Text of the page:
1963-2018 - 55 years of Research for Social Change

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Back | Programme Area: Social Policy and Development (2000 - 2009)

Social Policy in Late Industrializers: Transforming the Developmental Welfare State in East Asia

  • Project from: 2002 to 2004

Social Policy in a Development Context is a project exploring social policy that is developmental, democratic and socially inclusive. This project has evolved into nine separate but interrelated projects (see Social Policy in a Development Context link, under "Related Information"). A policy framework that is both developmental and socially inclusive is not merely a theoretical possibility—it has been accomplished, with varying degrees of success, historically. This is the focus of the five region-centred comparative projects, which delve into historical trajectories of social policy and "late development" in diverse regional settings.

This project, within the Social Policy in a Development Context, co-ordinated by Huck-ju Kwon, focuses specifically on institutions of social policy in East Asia. In this region, as in many other parts of the world, social policy has been developmental in the sense that it has been used as an instrument for economic development.

This project examines the development of social policy, focusing on its developmental nature. It also looks into the politics of social policy, in which authoritarian political forces have been dominant, while voices for social protection have had to struggle in order to be heard. Thus, lessons are being sought by exploring historical experiences of social policy contributing to the developmental, democratic and socially inclusive imperatives of the project. What could be done to move further toward these goals?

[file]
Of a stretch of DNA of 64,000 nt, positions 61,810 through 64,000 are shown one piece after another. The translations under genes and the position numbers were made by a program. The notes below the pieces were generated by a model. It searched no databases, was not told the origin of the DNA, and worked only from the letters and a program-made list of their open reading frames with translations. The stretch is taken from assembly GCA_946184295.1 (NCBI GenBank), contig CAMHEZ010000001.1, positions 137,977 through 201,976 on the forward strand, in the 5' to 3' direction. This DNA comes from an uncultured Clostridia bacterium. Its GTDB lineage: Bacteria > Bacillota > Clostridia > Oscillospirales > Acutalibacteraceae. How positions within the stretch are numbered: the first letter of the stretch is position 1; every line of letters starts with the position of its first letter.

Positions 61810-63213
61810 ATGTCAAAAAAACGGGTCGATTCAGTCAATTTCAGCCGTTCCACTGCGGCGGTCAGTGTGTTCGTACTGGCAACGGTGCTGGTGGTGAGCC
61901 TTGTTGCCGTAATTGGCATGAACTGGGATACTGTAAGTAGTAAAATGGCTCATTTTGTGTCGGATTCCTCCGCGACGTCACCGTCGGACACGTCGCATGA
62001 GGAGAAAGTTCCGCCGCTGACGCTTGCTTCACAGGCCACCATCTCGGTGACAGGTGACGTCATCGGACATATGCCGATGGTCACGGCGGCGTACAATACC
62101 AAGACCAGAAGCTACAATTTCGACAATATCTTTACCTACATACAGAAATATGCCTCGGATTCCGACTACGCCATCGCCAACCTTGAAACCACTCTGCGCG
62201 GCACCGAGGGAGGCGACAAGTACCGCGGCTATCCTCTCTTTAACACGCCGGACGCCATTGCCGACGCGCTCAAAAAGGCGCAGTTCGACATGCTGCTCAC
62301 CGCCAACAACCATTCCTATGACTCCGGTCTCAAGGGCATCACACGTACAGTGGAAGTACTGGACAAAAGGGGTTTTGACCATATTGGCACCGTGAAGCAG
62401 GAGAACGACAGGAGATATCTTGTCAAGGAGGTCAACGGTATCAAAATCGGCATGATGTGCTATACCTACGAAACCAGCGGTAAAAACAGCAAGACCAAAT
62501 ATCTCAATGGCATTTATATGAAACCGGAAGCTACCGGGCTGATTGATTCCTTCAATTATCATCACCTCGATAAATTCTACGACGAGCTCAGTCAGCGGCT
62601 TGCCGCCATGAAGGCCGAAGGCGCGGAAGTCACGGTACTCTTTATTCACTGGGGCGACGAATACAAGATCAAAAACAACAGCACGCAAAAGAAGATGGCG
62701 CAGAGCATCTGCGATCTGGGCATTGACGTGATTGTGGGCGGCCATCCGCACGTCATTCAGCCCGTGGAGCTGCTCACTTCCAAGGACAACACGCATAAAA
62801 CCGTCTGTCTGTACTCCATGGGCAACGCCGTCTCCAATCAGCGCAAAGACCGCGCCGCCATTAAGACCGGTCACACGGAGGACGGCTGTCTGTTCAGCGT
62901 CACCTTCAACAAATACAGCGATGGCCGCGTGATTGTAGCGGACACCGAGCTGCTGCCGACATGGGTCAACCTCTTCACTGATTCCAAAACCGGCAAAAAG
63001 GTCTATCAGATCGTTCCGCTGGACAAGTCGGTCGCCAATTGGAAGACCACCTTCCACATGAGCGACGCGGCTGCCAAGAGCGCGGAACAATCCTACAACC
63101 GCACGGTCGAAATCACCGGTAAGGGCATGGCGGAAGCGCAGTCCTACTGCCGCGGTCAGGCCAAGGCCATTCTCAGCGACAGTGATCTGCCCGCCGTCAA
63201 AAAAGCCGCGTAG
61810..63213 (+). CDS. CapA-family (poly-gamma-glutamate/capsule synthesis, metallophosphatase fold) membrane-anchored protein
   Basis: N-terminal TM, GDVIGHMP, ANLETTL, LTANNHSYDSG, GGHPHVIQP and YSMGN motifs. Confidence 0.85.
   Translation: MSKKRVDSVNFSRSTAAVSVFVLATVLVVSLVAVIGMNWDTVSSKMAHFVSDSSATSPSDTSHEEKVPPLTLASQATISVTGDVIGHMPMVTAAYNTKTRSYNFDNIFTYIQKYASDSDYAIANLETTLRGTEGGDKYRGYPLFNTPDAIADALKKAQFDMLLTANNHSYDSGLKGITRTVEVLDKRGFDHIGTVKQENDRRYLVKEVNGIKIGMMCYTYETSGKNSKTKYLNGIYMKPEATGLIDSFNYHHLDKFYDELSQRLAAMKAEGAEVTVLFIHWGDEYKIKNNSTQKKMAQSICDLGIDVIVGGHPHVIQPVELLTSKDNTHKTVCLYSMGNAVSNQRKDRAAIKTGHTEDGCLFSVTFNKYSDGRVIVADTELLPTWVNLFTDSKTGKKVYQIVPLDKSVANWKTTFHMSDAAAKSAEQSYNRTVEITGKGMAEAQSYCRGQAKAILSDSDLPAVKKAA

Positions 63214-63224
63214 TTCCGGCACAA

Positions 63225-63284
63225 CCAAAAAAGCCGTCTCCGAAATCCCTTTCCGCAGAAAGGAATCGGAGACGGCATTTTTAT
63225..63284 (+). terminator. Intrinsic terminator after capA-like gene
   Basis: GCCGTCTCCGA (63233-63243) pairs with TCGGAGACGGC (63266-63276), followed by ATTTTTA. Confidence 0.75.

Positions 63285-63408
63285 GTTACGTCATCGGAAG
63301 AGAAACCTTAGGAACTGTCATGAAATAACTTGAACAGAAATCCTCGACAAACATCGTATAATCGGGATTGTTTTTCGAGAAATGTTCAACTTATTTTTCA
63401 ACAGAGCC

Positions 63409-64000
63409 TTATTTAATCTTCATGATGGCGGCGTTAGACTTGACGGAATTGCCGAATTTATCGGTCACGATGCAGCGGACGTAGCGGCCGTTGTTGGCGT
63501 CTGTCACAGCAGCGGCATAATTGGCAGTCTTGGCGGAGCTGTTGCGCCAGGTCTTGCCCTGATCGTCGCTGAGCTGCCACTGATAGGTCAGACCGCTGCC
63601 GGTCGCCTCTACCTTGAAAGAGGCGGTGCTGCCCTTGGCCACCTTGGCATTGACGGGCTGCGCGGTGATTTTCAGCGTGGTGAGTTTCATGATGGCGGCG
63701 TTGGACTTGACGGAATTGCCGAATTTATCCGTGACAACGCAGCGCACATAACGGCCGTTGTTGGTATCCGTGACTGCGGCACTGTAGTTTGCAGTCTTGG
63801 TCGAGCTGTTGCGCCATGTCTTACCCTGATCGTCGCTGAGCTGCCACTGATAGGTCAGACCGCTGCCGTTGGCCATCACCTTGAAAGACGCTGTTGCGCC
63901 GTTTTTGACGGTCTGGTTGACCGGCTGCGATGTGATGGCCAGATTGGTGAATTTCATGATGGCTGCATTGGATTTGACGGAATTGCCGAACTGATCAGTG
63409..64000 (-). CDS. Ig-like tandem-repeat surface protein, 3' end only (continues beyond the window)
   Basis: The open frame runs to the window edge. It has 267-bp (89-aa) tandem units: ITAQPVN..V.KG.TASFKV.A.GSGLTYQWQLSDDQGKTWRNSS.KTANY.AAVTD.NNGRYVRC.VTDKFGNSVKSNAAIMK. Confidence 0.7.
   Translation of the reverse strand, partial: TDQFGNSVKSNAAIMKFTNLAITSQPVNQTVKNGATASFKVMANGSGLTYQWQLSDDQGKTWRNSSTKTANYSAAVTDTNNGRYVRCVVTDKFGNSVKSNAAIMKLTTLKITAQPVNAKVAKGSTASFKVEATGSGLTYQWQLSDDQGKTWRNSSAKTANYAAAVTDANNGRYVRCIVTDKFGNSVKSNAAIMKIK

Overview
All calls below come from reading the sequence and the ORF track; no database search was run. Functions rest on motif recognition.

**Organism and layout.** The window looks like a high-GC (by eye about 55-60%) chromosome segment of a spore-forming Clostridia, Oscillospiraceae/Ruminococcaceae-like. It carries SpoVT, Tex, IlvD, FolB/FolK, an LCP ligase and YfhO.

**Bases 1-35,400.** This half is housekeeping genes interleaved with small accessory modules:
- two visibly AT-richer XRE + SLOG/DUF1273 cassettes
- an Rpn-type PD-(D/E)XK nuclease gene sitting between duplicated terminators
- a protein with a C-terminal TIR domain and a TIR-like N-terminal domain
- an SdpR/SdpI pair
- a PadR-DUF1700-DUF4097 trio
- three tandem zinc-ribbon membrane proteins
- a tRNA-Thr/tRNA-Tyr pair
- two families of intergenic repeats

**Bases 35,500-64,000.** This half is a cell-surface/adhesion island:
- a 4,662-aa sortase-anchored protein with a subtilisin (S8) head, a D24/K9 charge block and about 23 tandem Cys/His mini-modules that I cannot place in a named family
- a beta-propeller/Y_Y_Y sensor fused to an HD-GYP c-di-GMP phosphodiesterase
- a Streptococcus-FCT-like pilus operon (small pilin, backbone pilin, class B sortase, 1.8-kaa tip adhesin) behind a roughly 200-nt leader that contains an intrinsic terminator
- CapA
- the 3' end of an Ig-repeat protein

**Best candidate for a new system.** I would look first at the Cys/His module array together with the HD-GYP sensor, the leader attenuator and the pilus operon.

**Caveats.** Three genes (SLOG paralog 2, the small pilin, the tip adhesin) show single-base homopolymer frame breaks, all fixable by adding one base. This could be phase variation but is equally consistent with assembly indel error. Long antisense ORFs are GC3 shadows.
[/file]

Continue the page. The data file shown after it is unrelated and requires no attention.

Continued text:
Since the Asian economic crisis of 1997–1998, there have been significant changes in social and economic thinking in East Asia, and a number of governments in the region have implemented economic and social reforms. What have been the main driving forces for such changes? Will these changes make the welfare states in East Asia more socially inclusive? Can the East Asian welfare states maintain their developmental credentials despite such changes?

Case studies, with special reference to social policies in both political and economic contexts, seek to answer such questions. The project covers eight East Asian countries/territories, divided into three sub-groups: Northeast Asian economies (Japan, South Korea, and China (Taiwan Province)), Southeast Asian economies (Singapore, Malaysia and Hong Kong) and economies with less developed social welfare systems (China and Thailand).

A team of scholars and researchers with proven expertise on the region are carrying out the research. Their draft reports were discussed at a workshop in Bangkok, Thailand, on 30 June - 1 July 2003 (see "Workshop Report" link on the right). This workshop was attended by members of the research team as well as representatives from UNRISD, the Ford Foundation and ESCAP.

Papers will be finalized based on comments received from members of the research team and at the workshop. Some of the research findings will be published as UNRISD Programme Papers and form the basis of an edited volume. UNRISD will also publish a policy brief highlighting the policy-relevant research findings of the project.